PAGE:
My transfer went fine.  The first two they thawed looked "great" according to my doctor and they transferred them.  That’s a relief, I like the idea that we have seven left in case this one … y’know.  The Valium helped a lot.  I’d been having a good feeling, et cetera, sort of bland and positive; but when we walked into the OB ward and I saw my favorite nurse from last time (my ectopic) I started crying.  She was so compassionate when I showed up that day.  Still some grief in me, and why not. 

On the OB ward where I have embryos transferred into me, and fallopian tubes taken out, and stuff, there is a poster in the hospital room with pictures of how the cervix dilates for labor.  There are about eight of them (cervices?) and the littlest one is like a quarter, and the big one is, well, big enough for a baby’s HEAD.  Over the course of five IVFs I have gone from hardly looking at that to this time: my husband and I both studied it, in awed silence, for a long time.  "That’s, uh, big," my husband offered, and I silently concurred.  The funny thing is we have very little time for contemplating this scary yet informative poster because rather than arriving two hours early for my transfer, as we were told the first time, we now roll in at about twenty til.  Put on the gown, get my blood pressure taken, sign the forms and go.

Other than the embryos not surviving the thaw, or me finally succumbing to Speculum Psychosis – "that’s a rusty old eggbeater, I just know it is, get it OUT OF MEEEEEEE" – there wasn’t much that could go wrong, and nothing did.  We didn’t even get the traffic-snarling snow that was promised, although it is now "Day After Tomorrow" cold.

I’ve heard quite a bit of buzz about "The Business of Being Born," a documentary about home birth, that is coming out this week or sometime soon.  I remember years ago reading a book called "The American Way of Birth," that was a similar expose.  The American way is to medicalize birth and teach us that having babies is dangerous, that labor is practically an illness, and the hospital is the only place to be.  I read that book when I was in my twenties when I thought having babies was my destiny, and my right, although I wasn’t that interested in having any for "a while."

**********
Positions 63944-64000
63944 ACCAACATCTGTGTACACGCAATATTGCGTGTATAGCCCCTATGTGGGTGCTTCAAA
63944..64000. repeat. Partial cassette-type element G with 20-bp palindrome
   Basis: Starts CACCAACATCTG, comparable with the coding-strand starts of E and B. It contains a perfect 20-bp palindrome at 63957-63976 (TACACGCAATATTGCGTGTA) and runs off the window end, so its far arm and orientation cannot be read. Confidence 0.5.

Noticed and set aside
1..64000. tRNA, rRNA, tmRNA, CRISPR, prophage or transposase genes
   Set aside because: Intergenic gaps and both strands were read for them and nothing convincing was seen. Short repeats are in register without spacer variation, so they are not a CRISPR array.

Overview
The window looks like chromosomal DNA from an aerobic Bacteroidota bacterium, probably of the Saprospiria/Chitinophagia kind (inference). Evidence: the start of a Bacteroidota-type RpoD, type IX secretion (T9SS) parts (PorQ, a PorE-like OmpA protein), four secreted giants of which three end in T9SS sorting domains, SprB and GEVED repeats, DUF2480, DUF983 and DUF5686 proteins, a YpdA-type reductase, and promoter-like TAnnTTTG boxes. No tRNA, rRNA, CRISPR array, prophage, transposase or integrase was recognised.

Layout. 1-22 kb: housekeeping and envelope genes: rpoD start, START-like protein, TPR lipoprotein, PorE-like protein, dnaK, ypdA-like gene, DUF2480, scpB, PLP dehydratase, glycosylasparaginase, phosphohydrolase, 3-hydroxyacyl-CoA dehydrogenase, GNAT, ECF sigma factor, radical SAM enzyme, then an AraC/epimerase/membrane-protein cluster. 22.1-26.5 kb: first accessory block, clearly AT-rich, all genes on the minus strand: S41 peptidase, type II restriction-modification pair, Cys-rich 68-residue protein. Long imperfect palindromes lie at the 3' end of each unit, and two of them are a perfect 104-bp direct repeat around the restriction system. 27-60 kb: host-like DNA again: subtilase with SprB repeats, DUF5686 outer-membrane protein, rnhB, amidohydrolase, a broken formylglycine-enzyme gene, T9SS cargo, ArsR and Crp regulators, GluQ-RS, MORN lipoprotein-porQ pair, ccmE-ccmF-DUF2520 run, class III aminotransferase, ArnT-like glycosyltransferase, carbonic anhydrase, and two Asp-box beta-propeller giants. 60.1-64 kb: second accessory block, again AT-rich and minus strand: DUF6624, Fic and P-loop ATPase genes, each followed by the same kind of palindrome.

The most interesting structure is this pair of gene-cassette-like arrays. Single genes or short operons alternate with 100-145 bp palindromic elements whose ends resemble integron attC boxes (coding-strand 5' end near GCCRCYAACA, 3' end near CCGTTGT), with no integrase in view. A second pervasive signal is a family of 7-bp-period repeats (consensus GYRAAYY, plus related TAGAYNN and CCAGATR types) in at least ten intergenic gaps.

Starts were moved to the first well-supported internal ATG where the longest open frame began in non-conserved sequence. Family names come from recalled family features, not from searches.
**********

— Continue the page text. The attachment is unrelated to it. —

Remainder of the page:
Mm, yeah.  There I was sitting in the OB ward for the 8th time – one egg aspiration, one polypectomy, five transfers and a lap – and I was reminded that now even conception is totally medicalized for me.  I’ve learned that if something can go wrong with me and babymaking, it often does.  I can’t imagine having the confidence to take childbirth back from the medicalization the way that many women can, or would like to.  I’m hopeful that I can have an uncomplicated pregnancy, even at my advanced age; but I’m also hopeful that we’ll conceive twins and that’s kind of a big complication right there.

I’m not sure about seeing this movie.  I think I should, but I think it will also be a celebration of all things natural, "the way God intended them to be," in the realm of birth.  I’m sure I’ll be on the outside looking in. But I’ll try to see it.  There are things I need to know. 

While it’s certainly possible that I could end up with an uncomplicated pregnancy and birth, I don’t know how to hope for such a thing.  My body seems to have forgotten its way, if we ever knew, and right now I don’t know how to trust it again.